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Lt. Col. Charles Denehy DSO, VD, CdG, Order of the Crown

1879 - 1968

Final year at Parade College: 1895

Lt. Col. Charles Denehy was a soldier and schoolteacher. Born in inner city Carlton, Charles matriculated from Parade College East Melbourne and later joined the Victorian Education Department.

Charles enlisted in the Australian Imperial Force on August 15, 1914 and was commissioned second lieutenant in the 7th Battalion. After training in Egypt the battalion took part in the landing at Anzac Cove on April 25, 1915. Charles, now a lieutenant, was wounded during the landing and evacuated via Egypt to England.

Charles rejoined his unit in September, was promoted captain in October, and took charge of the last elements from the 7th during the successful evacuation from Gallipoli.

He arrived in France with the recently formed 57th Battalion in June 1916 but was transferred to temporary command of the 58th, just in time to take part in the battle of Fromelles in which the unit suffered heavy casualties. On August 27, he was confirmed as commanding officer of the 58th Battalion and promoted Lieutenant-Colonel.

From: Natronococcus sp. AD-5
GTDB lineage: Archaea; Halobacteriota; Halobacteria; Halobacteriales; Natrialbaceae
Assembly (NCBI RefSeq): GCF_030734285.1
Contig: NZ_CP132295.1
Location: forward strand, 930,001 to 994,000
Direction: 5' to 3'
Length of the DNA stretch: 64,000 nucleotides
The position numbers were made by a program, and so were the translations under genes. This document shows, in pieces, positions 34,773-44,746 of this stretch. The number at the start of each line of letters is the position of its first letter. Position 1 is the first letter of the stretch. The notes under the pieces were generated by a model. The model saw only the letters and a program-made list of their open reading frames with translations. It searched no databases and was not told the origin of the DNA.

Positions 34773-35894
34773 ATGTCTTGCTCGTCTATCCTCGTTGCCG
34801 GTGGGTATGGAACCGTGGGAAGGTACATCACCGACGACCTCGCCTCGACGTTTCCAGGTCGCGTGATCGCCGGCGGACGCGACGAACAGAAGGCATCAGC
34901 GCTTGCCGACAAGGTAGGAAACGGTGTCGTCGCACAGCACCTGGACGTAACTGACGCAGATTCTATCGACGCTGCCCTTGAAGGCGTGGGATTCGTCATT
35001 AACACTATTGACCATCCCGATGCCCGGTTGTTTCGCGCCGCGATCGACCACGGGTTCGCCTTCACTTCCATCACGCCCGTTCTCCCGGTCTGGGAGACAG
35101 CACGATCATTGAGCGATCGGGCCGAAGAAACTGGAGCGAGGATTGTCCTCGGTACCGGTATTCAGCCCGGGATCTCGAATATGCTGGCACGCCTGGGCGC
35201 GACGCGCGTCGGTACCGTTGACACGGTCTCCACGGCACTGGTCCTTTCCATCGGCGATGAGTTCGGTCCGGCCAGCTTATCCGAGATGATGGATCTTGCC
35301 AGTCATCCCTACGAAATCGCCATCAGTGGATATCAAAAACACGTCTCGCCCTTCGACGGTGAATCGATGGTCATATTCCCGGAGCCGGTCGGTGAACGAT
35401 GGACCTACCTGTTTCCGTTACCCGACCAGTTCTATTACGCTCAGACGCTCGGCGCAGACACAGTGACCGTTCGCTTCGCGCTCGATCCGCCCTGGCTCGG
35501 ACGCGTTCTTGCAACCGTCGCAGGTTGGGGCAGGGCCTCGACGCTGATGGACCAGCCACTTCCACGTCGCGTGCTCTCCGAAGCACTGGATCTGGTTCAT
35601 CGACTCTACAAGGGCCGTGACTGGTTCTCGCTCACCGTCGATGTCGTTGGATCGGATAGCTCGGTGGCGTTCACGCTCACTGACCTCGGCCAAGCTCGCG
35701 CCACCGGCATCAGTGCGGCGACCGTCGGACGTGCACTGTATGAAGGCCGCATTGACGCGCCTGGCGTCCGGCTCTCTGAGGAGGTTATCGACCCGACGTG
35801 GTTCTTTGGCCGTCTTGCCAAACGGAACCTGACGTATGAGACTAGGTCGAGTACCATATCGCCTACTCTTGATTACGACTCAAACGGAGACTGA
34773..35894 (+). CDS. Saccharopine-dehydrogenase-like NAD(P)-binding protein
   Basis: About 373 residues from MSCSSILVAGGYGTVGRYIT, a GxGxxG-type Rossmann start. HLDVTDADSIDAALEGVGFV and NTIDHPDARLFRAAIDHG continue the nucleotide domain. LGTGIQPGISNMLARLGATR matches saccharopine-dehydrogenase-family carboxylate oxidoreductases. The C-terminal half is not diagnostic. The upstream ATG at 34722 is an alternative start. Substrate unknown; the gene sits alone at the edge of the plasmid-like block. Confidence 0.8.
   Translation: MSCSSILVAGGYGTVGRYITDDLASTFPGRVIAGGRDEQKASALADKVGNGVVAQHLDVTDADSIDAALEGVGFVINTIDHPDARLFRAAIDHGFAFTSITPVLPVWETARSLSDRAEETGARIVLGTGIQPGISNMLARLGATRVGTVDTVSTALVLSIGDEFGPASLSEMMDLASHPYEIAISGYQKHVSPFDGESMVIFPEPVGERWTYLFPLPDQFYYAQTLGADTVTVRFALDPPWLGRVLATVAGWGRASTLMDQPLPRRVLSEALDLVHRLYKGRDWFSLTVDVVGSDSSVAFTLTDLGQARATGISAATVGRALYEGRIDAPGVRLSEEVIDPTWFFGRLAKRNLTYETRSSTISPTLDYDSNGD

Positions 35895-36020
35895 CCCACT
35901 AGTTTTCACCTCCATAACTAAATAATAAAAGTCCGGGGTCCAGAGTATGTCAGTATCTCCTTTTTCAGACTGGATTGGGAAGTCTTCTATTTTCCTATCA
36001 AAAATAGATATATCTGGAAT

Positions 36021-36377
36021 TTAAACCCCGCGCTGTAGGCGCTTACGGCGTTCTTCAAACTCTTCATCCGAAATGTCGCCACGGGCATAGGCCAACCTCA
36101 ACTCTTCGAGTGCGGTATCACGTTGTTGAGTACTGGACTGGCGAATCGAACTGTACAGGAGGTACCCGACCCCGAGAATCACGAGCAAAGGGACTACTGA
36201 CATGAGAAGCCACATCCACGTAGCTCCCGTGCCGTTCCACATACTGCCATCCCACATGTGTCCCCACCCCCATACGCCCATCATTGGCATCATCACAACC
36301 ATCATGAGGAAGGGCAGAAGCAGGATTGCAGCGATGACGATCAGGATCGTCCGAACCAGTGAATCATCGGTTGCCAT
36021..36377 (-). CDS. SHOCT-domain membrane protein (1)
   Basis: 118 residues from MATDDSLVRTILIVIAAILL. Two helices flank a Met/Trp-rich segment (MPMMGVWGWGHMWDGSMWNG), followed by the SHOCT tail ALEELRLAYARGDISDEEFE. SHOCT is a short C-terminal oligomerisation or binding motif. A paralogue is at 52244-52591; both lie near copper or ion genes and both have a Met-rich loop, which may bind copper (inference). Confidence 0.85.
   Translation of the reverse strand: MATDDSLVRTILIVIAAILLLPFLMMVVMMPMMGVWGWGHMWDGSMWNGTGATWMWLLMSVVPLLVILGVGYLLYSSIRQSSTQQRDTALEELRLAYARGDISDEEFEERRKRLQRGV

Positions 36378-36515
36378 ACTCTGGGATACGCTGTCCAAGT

Charles commanded this battalion throughout 1917 and, following the heavy fighting at Bullecourt in May, was awarded the Distinguished Service Order 'for conspicuous gallantry and ability'. He was gassed near Ypres in October and was invalided for one month.

Charles returned to the 57th unit during the offensives of August-October and particularly distinguished himself in the fighting around Bellicourt during the breaching of the Hindenburg line.

After the Armistice, he studied at the Sorbonne and developed a lifelong interest in the French language. He returned to Australia in January 1920.

Charles resumed school teaching duties at Rutherglen in 1926-34 and Westgarth Central in 1935-45. Although he had reached retirement age in 1944 he continued at Middle Park Central until 1956 and at his old school, Parade, until 1959.

At the age of 82, he had the honour of leading the 1962 Anzac Day march in Melbourne.

(inducted 2015)